Gary also sent me a useful article by Gervase Bushe who says: 'change occurs when the day to day thinking of community members has altered their day to day decisions and actions, which leads to a change in the culture of the community that entrenches those new ways of thinking. Their thinking is changed when the language, stories, and narratives the community uses is altered in a profound way (Barrett, Thomas, & Hocevar, 1995; Grant & Marshak, 2011). An interview with Bushe on the topic of stories used to challenge the status quo is here.

The general principle is (simplified version) that if, through storytelling, people start to change both their language and their stories then the organization is changing, the implication being that change stories can be consciously 'seeded'.

I'm now wondering if I should examine my scepticism about organizational storytelling – can stories be carefully constructed and told and have the outcome of changing the design of organizations? Should they be? What's your view? Let me know.

Note: This piece also appears on LinkedIn

Designing for emergence

I got a request last week 'to explore developing and delivering a Business Change function: how it might be structured, and its milestones and deliverables'. It came at the same point as the question, from Peter Murchland, 'can we or how can we design for emergence'?

At first glance, they seemed to be opposing notions. In the Donald Rumsfeld spectrum of 'There are known knowns, there are known unknowns, and there are unknown unknowns', business change typology seems to be more comfortable at the known knowns end, a kind of reductionist view of the work, and emergence typology at the unknown unknowns end a kind of holistic view of the world.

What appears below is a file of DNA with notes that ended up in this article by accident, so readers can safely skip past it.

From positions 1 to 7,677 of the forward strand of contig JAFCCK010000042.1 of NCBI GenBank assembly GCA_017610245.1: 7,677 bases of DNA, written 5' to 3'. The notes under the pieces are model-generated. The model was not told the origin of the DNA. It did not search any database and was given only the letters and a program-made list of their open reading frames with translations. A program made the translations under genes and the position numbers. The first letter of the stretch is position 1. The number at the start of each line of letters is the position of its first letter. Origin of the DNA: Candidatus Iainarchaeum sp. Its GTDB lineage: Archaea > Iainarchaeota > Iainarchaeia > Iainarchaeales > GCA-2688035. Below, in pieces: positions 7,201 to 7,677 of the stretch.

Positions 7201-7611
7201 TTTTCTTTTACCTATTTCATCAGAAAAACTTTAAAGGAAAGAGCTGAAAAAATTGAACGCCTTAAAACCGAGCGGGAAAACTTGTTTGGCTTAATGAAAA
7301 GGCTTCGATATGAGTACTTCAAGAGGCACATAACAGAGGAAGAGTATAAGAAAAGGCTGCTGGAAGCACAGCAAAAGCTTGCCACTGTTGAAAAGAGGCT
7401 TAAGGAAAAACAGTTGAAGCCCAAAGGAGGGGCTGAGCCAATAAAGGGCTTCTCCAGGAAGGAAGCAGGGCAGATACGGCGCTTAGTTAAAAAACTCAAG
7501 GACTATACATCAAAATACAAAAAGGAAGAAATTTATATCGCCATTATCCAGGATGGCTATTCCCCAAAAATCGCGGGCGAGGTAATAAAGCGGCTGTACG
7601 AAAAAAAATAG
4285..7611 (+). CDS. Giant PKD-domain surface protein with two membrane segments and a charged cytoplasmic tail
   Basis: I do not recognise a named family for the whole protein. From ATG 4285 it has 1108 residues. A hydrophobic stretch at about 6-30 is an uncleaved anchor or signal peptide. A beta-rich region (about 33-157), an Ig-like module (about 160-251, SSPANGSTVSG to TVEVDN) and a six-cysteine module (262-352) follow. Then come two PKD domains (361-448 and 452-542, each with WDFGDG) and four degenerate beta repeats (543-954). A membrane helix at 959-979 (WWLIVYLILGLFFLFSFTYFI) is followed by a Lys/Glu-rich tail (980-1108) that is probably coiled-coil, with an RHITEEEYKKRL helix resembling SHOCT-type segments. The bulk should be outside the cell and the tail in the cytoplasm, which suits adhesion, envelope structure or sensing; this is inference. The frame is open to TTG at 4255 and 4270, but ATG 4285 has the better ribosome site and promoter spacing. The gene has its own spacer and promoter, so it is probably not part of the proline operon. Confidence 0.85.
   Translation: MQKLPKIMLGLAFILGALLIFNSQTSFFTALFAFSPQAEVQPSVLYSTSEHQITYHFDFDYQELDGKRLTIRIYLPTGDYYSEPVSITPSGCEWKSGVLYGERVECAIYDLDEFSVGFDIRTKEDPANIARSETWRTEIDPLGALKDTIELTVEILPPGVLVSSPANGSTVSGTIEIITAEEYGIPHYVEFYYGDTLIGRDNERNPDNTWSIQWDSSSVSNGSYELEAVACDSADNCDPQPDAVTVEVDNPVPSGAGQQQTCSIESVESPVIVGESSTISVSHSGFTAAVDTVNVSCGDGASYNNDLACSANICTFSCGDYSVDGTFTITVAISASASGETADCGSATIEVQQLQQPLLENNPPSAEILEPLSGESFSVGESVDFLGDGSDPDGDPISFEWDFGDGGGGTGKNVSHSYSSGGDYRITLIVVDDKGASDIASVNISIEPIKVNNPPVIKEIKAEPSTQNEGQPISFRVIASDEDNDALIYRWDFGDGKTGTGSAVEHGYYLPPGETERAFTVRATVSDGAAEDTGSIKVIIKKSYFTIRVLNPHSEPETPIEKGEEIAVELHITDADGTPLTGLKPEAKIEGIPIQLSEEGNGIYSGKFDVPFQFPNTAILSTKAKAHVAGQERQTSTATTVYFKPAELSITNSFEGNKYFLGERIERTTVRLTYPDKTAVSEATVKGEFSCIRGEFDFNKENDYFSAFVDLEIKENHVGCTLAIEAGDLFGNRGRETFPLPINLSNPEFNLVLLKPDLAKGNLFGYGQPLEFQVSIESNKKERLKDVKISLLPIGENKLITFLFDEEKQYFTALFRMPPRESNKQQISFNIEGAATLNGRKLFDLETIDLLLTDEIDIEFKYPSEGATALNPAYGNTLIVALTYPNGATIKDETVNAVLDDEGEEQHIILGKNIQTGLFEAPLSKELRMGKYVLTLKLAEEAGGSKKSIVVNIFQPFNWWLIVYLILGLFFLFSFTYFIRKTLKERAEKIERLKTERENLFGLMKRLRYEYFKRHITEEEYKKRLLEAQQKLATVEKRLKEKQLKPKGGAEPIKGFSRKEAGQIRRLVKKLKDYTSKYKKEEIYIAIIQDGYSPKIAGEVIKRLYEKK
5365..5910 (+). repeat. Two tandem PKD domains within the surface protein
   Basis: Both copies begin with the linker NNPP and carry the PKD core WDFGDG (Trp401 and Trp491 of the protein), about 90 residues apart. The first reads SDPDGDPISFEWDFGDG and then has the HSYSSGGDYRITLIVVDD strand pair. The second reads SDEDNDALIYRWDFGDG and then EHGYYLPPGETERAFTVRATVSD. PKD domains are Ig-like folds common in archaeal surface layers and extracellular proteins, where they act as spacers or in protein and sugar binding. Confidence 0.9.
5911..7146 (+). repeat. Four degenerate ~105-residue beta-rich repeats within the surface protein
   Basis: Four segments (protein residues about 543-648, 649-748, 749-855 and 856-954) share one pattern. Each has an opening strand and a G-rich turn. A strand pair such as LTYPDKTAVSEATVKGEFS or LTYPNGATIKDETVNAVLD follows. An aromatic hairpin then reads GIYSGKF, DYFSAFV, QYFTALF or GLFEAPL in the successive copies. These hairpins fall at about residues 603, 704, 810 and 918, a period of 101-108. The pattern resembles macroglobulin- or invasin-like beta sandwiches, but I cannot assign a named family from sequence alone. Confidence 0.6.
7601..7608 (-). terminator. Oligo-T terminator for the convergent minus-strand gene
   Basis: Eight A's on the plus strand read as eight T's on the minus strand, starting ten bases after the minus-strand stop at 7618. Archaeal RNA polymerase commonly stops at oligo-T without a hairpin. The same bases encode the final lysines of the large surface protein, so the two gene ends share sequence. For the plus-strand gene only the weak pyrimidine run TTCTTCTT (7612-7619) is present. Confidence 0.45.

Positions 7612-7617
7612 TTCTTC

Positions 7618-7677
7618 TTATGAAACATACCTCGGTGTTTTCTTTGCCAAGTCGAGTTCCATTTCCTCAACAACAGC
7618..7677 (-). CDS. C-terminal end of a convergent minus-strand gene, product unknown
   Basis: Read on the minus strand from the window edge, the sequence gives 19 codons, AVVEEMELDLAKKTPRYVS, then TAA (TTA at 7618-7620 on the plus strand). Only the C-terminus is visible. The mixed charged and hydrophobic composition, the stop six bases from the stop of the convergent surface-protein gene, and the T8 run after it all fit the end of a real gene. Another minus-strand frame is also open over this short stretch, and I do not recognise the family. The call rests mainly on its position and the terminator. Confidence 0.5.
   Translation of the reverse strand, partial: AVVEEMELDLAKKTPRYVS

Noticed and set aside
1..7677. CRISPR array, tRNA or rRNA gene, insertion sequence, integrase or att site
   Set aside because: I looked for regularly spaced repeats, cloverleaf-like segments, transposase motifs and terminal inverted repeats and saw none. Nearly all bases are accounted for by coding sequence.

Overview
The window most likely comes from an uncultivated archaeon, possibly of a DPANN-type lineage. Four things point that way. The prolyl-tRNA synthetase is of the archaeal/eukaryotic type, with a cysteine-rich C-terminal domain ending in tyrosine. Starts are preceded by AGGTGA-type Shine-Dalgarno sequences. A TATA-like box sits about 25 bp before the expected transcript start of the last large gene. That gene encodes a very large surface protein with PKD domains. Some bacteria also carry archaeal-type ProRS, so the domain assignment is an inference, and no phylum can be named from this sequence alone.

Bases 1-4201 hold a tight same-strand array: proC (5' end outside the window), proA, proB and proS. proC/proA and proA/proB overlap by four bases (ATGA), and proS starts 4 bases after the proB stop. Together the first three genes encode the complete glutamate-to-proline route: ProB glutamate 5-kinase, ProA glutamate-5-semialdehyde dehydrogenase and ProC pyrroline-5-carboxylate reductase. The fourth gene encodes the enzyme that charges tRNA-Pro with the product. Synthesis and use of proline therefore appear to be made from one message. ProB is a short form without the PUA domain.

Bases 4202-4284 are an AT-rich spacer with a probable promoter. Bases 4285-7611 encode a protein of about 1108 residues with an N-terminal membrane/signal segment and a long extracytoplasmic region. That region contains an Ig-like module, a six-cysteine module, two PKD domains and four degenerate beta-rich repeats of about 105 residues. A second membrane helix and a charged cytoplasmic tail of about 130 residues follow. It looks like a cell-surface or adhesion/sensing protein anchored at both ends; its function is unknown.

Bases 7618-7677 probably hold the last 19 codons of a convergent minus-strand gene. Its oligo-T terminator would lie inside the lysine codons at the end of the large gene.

As I was musing on the two I remembered a picture I once had on my wall. It was a drawing by French illustrator Jean Olivier Heron, called 'Comment naissent les bateaux' (How boats are born). It showed a yawl gradually emerging through a sequence of drawings that started with a butterfly-winged mermaid hatching. (See it here).

This sparked the thought that maybe you could develop a business change function that designs, if not emergence, then the conditions for emergence. The originating business change function would incubate the principles and conditions that enable emergence. Peggy Holman describes two types of emergence.

  • Weak emergence describes new properties arising in a system. … In weak emergence, rules or principles act as the authority, providing context for the system to function. In effect, they eliminate the need for someone in charge. Road systems are a simple example.
  • Strong emergence occurs when a novel form arises that was completely unpredictable. We could not have guessed its properties by understanding what came before…. Nor can we trace its roots from its components or their interactions.

The emergence of the yawl from the butterfly-mermaid would be completely unpredictable if we were just looking at the start point and trying to predict an outcome from what we know of butterflies and mermaids. It would be a strong emergence. Except that in the picture you can trace the emergence of the yawl back to the butterfly/mermaid. So maybe its a weak emergence?

I'm interested in designing the conditions for emergence, because I'd like to see a business change function that is focused on helping organizational members manage uncertainty, be curious about what could happen, be willing to participate in experimentation, be happy to continuously adapt and learn new things, be skilled in meeting things that come in from unexpected directions, and be capable of continuously renewing the organization in a variety of ways. That roughly equates to being able to handle emergence rather than comply with processes.